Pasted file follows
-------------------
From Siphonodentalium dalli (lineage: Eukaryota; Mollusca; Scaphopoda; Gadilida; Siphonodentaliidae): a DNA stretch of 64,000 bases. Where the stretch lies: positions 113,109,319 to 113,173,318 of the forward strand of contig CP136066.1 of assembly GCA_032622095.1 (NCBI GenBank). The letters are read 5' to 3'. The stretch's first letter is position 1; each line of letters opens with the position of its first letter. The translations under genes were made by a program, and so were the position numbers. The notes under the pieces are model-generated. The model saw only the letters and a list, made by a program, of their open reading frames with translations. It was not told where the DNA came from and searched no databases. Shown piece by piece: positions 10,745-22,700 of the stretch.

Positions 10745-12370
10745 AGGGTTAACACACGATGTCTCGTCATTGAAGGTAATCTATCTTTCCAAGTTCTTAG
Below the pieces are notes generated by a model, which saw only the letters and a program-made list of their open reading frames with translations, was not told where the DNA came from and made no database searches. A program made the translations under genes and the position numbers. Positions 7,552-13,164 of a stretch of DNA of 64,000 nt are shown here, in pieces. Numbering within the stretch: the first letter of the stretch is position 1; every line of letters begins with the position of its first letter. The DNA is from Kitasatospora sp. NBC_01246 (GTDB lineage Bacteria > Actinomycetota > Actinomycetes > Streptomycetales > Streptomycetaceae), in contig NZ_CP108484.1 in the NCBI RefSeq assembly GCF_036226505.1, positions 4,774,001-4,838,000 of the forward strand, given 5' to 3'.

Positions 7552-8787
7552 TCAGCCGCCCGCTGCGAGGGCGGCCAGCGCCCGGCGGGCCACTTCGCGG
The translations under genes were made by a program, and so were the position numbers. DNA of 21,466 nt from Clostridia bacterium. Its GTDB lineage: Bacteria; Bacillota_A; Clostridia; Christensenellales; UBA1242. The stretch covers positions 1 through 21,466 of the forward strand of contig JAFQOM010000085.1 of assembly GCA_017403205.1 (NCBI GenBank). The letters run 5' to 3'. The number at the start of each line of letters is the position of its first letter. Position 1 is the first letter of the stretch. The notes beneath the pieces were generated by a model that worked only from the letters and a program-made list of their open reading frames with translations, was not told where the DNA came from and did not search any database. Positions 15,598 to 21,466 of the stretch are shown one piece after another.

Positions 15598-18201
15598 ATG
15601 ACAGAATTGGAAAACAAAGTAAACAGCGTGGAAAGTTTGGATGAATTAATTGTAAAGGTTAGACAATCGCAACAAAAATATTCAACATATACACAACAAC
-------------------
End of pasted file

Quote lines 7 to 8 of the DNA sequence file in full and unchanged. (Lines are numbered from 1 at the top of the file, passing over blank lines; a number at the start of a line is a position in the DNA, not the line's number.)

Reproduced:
The translations under genes were made by a program, and so were the position numbers. DNA of 21,466 nt from Clostridia bacterium. Its GTDB lineage: Bacteria; Bacillota_A; Clostridia; Christensenellales; UBA1242. The stretch covers positions 1 through 21,466 of the forward strand of contig JAFQOM010000085.1 of assembly GCA_017403205.1 (NCBI GenBank). The letters run 5' to 3'. The number at the start of each line of letters is the position of its first letter. Position 1 is the first letter of the stretch. The notes beneath the pieces were generated by a model that worked only from the letters and a program-made list of their open reading frames with translations, was not told where the DNA came from and did not search any database. Positions 15,598 to 21,466 of the stretch are shown one piece after another.

Positions 15598-18201